A roof over our head. Enough to eat. Income and decent work to support a life. These are a lot more important to our health than pharmaceuticals and hospitals.
In this excerpt from Upstream Medicine: Doctors for a Healthier Canada, Upstream thinker and ally Dr. Ritika Goel explores some of her experiences as an inner city doctor in Toronto.
Zachery Hynes: Thinking about the social determinants of health, what forces do you see most affecting the health of your patient population?
Ritika Goel: I would say income and housing are probably the biggest social determinants I see in the general population of homeless men and women. We know that income is the number one determinant of health, and I have certainly seen the impact of even the difference between people being on social assistance, where they are only receiving around
$600 a month through Ontario Works, which is welfare, and then we are able to get them onto the Ontario Disability Support Program, and then they are accessing about $1,000 a month.
"How many people would perhaps be doing so much better in their mental and physical health if they just had a place to stay at night?"
I think of a young man in his late twenties, of Indonesian background, who has been my patient for a few years now and has bipolar disorder. He always presented to me in a very chaotic manner. I saw him several times when he was manic, either just as he was hospitalized or just after he was hospitalized, and I remember the tremendous difference I saw in him when he got housed.
It was incredible; it was like I was seeing a different person. He even said to me, and I was impressed at his insight, “You know, when you saw me before, that was who I had to be, because I was on the street. I was in the shelter. I was living that life. I was using. I was gambling. I was just in that space.”
Somehow, I think being housed provided him the stability to see himself in a different light and to be able to think of a different life for himself. Even as we talk about bipolar disorder as a disease, we rarely talk about it as something that can be influenced that dramatically by housing.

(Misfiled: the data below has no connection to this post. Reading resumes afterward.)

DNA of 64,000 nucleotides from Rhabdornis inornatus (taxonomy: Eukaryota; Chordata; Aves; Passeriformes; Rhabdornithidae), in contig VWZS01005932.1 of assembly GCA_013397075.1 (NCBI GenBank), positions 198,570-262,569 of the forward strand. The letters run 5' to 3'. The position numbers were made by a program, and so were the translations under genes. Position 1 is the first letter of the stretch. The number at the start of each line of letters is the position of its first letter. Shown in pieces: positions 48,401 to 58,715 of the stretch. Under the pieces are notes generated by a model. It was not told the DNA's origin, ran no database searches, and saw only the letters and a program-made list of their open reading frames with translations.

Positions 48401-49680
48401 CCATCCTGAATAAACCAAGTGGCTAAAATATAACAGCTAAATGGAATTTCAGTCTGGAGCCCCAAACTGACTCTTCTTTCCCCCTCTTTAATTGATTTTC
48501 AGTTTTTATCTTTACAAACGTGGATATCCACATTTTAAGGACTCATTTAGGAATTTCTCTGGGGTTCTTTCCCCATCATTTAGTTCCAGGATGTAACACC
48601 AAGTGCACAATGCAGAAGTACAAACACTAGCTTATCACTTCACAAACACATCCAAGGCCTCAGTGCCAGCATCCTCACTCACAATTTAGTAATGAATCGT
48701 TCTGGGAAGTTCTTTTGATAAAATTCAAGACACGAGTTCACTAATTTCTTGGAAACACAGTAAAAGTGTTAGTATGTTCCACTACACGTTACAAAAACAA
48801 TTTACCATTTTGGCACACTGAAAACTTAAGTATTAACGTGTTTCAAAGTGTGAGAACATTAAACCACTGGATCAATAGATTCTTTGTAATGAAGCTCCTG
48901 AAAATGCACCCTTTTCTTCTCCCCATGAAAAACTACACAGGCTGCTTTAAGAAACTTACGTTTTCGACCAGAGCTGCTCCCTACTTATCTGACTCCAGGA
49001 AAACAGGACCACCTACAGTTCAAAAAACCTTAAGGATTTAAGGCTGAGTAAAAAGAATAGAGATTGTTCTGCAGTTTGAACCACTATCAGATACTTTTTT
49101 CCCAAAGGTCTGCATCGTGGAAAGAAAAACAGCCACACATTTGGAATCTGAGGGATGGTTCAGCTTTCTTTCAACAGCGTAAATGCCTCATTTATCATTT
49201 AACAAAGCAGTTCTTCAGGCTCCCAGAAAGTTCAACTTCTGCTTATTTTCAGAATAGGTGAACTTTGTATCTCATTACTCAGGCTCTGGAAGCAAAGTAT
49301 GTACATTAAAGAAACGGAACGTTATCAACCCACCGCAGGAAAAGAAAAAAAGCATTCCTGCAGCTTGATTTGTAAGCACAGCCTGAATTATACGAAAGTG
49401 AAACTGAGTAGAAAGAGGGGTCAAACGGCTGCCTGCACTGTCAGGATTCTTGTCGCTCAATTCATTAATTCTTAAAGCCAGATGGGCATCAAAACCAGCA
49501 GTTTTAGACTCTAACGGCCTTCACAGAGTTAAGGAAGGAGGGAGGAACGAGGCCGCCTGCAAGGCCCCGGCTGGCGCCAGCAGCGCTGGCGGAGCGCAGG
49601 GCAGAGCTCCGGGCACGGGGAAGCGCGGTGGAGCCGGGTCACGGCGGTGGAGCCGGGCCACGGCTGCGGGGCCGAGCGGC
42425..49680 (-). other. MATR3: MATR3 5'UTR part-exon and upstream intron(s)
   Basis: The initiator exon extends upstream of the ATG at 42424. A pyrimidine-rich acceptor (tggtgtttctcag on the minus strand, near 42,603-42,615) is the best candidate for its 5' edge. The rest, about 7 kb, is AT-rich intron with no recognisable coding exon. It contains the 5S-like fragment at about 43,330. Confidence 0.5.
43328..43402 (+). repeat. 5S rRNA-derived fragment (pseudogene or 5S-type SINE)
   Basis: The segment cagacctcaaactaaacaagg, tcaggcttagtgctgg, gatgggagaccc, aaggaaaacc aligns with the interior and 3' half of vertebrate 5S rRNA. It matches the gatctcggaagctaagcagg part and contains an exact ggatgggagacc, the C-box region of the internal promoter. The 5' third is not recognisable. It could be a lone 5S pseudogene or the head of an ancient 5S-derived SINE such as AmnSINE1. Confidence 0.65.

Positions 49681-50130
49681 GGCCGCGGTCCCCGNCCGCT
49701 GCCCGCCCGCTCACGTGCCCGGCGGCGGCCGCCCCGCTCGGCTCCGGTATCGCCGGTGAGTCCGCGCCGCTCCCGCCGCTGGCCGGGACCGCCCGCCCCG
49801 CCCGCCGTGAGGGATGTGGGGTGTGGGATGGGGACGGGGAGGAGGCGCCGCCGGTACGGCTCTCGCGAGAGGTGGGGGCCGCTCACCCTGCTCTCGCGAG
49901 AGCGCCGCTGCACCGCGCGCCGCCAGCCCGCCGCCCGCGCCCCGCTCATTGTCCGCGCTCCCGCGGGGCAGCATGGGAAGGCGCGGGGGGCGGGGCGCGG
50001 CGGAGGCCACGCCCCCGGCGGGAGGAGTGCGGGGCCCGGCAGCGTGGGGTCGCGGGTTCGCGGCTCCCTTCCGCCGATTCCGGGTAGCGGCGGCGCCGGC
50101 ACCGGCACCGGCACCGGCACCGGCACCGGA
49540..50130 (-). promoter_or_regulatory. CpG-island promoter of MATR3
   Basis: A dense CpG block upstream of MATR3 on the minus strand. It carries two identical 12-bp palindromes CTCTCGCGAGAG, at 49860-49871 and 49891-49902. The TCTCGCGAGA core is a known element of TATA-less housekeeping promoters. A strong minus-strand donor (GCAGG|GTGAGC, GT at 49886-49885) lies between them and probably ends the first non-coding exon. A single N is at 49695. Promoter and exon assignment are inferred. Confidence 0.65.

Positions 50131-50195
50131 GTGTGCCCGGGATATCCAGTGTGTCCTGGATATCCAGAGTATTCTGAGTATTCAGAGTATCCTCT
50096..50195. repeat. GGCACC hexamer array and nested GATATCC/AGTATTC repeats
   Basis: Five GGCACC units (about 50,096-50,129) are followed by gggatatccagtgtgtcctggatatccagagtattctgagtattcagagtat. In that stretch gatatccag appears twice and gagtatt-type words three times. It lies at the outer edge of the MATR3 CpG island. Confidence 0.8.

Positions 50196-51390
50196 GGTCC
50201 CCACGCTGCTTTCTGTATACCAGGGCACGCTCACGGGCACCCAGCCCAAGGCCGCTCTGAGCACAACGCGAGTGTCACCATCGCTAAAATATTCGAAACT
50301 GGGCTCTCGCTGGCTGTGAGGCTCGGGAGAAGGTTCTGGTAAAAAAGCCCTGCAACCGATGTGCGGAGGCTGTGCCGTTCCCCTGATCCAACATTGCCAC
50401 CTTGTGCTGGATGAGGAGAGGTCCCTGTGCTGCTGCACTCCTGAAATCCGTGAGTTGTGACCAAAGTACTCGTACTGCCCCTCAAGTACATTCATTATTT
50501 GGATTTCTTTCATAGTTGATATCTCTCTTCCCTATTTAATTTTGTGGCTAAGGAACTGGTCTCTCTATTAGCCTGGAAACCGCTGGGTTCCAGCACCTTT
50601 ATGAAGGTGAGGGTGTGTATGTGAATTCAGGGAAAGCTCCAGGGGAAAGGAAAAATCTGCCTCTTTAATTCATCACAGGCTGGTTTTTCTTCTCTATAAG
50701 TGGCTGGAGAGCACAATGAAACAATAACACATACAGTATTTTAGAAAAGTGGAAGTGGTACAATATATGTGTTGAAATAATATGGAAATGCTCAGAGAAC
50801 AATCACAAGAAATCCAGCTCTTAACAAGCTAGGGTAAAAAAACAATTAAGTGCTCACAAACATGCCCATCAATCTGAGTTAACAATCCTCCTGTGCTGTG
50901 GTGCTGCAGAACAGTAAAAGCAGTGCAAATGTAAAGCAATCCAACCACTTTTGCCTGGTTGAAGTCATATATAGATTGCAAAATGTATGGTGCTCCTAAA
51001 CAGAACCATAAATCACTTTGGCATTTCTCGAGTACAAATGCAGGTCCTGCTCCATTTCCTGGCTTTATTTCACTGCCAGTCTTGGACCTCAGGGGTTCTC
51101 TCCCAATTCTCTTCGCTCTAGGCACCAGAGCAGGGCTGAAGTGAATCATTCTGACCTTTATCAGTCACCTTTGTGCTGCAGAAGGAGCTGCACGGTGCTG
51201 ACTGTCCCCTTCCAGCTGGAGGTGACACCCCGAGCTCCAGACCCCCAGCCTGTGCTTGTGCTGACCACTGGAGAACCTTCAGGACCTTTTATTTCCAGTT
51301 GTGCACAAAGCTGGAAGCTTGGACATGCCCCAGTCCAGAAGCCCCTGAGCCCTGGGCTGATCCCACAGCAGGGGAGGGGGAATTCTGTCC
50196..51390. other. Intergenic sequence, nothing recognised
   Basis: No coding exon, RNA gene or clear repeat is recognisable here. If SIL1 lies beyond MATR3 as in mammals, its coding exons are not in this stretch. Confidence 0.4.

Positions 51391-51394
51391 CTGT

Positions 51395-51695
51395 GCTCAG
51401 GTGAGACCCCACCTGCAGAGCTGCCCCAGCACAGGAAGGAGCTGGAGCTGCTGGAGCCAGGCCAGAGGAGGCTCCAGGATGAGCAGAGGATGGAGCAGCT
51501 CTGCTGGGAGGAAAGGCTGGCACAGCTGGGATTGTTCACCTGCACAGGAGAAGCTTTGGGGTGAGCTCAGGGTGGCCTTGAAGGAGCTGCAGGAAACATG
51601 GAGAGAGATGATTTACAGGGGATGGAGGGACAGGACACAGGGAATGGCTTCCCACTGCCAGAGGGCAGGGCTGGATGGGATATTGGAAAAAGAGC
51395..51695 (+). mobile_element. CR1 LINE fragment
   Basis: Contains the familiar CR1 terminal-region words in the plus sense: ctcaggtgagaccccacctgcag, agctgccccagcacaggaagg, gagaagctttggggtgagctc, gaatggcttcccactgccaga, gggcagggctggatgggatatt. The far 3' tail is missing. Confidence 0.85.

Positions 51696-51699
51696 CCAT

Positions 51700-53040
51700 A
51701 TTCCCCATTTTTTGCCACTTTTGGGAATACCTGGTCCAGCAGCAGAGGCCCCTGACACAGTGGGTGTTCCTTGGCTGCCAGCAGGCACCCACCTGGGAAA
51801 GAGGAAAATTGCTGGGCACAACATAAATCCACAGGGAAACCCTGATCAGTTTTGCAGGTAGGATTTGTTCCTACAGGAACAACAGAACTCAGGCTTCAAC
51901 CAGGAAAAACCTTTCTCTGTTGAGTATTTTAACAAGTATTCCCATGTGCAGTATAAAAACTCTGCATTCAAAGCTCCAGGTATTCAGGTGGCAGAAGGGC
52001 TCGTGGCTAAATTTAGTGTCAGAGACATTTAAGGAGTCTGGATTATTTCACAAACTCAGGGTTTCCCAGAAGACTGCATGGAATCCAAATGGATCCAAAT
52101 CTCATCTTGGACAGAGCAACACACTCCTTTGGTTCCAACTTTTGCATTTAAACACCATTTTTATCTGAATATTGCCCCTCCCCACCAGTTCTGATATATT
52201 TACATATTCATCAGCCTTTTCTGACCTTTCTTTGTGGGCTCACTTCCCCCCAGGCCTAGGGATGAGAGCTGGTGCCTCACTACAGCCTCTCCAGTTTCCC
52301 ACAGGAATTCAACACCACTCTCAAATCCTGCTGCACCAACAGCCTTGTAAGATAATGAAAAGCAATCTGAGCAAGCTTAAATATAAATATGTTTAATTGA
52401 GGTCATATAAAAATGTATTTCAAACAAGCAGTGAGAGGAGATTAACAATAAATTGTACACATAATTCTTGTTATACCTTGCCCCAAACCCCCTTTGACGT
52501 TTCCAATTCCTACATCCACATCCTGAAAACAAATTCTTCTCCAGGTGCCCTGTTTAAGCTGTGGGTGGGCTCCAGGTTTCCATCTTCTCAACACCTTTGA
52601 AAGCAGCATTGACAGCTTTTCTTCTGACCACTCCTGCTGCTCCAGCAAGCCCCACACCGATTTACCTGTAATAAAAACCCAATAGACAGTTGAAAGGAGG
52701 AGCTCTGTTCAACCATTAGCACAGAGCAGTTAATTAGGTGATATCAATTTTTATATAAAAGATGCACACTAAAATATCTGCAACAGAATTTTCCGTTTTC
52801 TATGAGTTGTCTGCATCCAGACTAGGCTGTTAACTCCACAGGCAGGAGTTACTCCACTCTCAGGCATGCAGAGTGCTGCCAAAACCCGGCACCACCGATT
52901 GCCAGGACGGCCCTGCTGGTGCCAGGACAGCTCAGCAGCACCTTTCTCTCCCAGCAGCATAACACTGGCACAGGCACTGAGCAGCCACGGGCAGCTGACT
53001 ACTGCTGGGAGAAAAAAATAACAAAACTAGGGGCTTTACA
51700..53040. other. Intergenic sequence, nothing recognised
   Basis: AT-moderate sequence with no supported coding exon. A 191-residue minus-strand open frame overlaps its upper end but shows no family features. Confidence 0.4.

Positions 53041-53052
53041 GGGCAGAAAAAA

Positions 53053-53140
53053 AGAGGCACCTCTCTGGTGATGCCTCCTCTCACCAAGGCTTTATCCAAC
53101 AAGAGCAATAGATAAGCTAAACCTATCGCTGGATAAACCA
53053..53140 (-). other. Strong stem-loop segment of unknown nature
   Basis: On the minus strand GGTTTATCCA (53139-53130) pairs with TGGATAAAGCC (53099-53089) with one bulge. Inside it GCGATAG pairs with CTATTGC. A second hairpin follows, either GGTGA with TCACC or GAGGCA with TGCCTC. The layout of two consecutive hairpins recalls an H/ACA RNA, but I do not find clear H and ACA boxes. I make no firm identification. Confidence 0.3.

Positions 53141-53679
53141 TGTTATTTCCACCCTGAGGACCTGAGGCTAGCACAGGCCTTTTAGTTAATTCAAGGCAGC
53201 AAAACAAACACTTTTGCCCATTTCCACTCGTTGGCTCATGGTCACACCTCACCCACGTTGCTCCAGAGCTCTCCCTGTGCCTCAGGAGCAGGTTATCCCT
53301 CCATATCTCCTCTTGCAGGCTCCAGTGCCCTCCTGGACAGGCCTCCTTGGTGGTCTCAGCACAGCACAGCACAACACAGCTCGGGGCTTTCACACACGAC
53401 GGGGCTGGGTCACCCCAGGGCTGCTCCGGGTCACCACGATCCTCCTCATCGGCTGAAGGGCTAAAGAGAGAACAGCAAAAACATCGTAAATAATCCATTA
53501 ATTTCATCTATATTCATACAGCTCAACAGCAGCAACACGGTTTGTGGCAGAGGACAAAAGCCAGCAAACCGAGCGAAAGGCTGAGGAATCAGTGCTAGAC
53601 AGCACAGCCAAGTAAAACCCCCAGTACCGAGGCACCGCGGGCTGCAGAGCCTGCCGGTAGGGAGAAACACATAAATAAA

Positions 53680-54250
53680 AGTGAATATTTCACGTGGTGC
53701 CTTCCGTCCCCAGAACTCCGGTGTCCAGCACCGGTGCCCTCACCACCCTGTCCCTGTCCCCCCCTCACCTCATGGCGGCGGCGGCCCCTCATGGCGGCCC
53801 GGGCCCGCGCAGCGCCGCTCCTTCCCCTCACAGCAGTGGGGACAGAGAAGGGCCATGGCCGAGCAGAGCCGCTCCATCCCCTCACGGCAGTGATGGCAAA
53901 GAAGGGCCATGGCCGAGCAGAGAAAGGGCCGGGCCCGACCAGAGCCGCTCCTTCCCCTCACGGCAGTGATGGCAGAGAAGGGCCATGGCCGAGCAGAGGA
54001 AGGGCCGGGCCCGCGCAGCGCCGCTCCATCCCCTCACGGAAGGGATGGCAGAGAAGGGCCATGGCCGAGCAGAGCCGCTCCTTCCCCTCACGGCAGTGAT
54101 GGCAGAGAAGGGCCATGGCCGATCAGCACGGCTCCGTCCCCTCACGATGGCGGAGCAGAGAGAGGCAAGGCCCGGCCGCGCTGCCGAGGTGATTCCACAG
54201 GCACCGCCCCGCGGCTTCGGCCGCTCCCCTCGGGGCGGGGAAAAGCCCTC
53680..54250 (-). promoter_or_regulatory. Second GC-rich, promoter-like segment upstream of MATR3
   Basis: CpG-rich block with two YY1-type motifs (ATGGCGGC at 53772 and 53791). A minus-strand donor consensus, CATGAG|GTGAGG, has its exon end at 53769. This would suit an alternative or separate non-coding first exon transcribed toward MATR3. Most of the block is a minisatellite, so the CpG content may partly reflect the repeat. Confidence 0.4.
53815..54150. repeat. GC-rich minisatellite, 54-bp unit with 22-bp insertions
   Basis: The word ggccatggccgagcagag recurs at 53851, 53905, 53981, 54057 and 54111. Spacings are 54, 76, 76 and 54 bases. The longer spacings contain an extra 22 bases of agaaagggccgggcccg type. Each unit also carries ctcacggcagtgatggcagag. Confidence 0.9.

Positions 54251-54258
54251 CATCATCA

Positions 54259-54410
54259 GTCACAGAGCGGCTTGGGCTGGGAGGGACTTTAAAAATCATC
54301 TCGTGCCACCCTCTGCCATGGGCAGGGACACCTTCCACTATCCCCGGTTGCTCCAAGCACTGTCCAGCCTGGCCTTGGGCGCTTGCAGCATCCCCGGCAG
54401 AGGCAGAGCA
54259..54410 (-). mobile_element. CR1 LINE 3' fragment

It makes me wonder how many people we are inappropriately treating. Obviously, pharmaceutical treatment has its place, but how many people would perhaps be doing so much better in their mental and physical health if they just had a place to stay at night?
ZH: It makes me think of triple-therapy, how we wouldn’t prescribe one-third of a drug regimen we know to be effective. But in a sense, that’s what we’re doing by treating an illness like that with pharmaceutical therapy alone.
RG: It’s a similar story with patients who are refugee claimants. In Canada, when you arrive and make a refugee claim, you get put into the refugee shelter system, but people are not able to get a work permit for several months.
"Sometimes the best treatment is getting your immigration status."
So I see people having just arrived in this new country; they’re in a shelter, they’re on welfare, they have this refugee claim, and they don’t know what is going to happen. When their claim has been accepted, and they’ve gotten housed, they have a work permit, and now they’re starting to work, and they’re starting to get their permanent residency with a plan to bring their family over – it’s an incredible transformation in the levels of anxiety and insomnia, depression, suicidal thoughts, and even the manifestations of post-traumatic stress disorder (PTSD) like nightmares and flashbacks.
You see this dramatic change in people once they know that they are in a safe place that they can now call home permanently, and that they are able to begin their new life. Conversely, you’ll see the people whose immigration situation gets dragged out over years and years, and they can’t ever feel completely settled and calm because they don’t really know what’s going to happen. Sometimes the best treatment is getting your immigration status.
Dr. Ritika Goel is a family physician working with marginalized populations in inner-city Toronto, and a passionate advocate of health equity in Canada through her writing and public speaking. She serves as board member and volunteer physician at the Scarborough Community Volunteer Clinic for the Uninsured, serves on the Ontario College of Family Physicians’ Poverty and Health Committee, is a founding member of Students for Medicare, and serves on the board of Canadian Doctors for Medicare.